Is GPS Accuracy at Risk?
Take the constant availability of accurate GPS signals for granted on your own risk. TidBITS’ Adam Engst reports that there are concerns that the current constellation of GPS satellites will drop below the 24-satellite minimum within the next few years, with the likelihood of that happening growing over time.
The problem is that, at the end of April 2009, the U.S. Government Accountability Office released a report expressing concern about the Air Force’s modernization and maintenance of the GPS system. Constant replacement and upgrading of satellites is necessary, especially with hardware that’s been operating in space for almost two decades. …
Delays in launching new satellites — the next one is scheduled for a November 2009 launch, almost 3 years late — could be problematic if the older hardware starts failing. The GAO has calculated — using reliability curves for each operational satellite — that the probability of keeping a 24-satellite constellation in orbit drops below 95 percent in 2010, and could drop as low as 80 percent in 2011 and 2012. And if the Air Force doesn’t meet its goals for the next-generation GPS III satellites, the probability drops to around 10 percent in 2017.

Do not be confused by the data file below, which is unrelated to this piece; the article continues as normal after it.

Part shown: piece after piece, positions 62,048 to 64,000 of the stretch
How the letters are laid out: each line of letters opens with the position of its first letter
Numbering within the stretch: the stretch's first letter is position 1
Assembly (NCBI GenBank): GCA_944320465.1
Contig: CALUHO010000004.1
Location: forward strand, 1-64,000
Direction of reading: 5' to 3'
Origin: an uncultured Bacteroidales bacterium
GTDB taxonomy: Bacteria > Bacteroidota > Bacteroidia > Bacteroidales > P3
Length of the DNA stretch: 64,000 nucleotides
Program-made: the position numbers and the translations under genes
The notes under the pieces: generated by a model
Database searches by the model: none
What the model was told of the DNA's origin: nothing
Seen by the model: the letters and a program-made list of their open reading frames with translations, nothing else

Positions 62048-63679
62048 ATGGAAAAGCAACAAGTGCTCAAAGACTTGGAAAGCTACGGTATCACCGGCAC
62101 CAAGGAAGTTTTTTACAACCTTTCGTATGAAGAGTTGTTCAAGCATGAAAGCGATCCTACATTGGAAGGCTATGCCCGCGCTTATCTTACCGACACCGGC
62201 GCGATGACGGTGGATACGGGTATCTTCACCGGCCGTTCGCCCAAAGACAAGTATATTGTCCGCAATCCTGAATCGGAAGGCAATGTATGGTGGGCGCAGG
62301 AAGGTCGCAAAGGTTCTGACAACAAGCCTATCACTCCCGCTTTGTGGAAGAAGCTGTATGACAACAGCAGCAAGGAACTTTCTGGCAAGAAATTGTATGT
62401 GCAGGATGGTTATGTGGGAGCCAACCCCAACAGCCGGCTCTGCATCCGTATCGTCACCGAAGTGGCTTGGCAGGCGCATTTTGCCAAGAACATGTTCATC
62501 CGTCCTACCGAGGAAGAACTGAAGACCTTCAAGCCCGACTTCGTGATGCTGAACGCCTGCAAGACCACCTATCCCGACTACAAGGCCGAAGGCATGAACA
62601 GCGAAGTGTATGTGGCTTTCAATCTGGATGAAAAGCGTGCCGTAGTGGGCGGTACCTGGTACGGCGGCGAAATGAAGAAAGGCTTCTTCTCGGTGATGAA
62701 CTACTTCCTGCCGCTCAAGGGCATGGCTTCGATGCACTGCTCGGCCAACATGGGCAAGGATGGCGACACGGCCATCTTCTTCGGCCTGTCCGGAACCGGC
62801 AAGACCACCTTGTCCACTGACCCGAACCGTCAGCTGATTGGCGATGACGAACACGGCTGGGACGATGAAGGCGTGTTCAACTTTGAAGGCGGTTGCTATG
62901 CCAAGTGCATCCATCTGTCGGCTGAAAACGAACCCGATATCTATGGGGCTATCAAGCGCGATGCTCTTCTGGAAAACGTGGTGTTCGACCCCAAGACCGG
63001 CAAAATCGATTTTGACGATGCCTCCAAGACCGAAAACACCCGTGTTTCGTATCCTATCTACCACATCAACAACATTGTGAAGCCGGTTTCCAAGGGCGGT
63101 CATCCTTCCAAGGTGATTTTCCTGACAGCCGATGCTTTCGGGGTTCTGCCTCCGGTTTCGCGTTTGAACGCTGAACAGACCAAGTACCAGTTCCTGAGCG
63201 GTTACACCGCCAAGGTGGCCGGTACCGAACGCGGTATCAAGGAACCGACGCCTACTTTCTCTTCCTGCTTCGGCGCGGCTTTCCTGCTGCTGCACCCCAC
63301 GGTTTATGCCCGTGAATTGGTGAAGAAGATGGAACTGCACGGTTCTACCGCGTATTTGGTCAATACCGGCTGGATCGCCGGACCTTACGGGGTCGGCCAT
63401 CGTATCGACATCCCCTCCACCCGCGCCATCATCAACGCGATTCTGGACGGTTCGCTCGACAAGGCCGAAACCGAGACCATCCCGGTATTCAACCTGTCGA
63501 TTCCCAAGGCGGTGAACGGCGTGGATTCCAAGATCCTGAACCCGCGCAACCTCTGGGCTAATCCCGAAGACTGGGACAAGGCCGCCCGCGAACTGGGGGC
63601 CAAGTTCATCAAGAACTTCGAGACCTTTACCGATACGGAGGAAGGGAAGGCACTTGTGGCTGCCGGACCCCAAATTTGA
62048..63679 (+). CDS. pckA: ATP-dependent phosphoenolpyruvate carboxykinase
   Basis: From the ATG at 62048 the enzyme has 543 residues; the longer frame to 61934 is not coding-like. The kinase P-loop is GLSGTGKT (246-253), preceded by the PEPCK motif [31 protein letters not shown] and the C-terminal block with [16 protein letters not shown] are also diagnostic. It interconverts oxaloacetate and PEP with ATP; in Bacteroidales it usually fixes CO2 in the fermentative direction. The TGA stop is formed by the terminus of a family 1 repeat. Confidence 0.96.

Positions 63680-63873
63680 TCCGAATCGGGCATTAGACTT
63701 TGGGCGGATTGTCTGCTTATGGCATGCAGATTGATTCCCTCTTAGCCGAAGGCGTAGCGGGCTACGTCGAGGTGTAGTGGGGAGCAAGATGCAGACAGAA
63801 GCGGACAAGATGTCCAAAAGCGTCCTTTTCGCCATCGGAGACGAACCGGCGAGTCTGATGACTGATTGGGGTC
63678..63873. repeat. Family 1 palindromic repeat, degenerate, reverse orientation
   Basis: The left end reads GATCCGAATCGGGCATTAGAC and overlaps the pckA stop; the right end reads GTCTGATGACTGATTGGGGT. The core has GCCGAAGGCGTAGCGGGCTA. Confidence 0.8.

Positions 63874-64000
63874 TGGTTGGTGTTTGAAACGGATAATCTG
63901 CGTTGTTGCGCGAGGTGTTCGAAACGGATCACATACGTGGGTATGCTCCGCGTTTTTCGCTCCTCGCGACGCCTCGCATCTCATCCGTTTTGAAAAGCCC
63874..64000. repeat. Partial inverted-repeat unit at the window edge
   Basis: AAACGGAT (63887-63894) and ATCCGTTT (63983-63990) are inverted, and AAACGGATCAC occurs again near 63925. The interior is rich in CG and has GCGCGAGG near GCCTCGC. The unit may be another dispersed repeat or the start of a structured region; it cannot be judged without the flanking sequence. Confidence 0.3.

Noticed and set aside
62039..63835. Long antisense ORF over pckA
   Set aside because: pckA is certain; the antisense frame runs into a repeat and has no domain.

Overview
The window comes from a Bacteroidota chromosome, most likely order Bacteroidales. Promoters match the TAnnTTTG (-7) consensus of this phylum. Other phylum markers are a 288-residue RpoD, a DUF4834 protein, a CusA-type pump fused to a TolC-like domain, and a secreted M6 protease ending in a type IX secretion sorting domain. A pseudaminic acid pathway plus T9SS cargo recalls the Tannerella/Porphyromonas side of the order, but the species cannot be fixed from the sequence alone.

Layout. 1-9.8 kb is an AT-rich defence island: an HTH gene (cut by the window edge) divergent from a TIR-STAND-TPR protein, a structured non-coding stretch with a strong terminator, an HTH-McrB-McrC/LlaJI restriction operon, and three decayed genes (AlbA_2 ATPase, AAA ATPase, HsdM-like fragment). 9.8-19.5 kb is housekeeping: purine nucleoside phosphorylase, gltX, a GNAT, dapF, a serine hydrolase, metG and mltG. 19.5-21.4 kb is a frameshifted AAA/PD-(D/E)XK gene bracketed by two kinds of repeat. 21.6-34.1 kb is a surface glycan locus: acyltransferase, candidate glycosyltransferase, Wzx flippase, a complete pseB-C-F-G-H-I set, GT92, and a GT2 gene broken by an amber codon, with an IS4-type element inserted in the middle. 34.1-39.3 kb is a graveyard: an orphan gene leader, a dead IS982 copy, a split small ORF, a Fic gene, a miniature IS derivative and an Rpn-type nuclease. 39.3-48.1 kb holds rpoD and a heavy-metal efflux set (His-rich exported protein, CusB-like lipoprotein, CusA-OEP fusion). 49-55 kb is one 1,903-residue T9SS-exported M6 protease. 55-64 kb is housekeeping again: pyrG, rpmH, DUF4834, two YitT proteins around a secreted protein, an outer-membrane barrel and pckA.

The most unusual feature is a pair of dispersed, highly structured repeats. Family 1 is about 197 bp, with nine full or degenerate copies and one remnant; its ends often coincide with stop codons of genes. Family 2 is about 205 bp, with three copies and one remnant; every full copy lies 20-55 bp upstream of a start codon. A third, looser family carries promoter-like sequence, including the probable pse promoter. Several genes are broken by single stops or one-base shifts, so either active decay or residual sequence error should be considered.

Do we then have to run out and buy Galileo, GLONASS or Beidou receivers? Via Slashdot.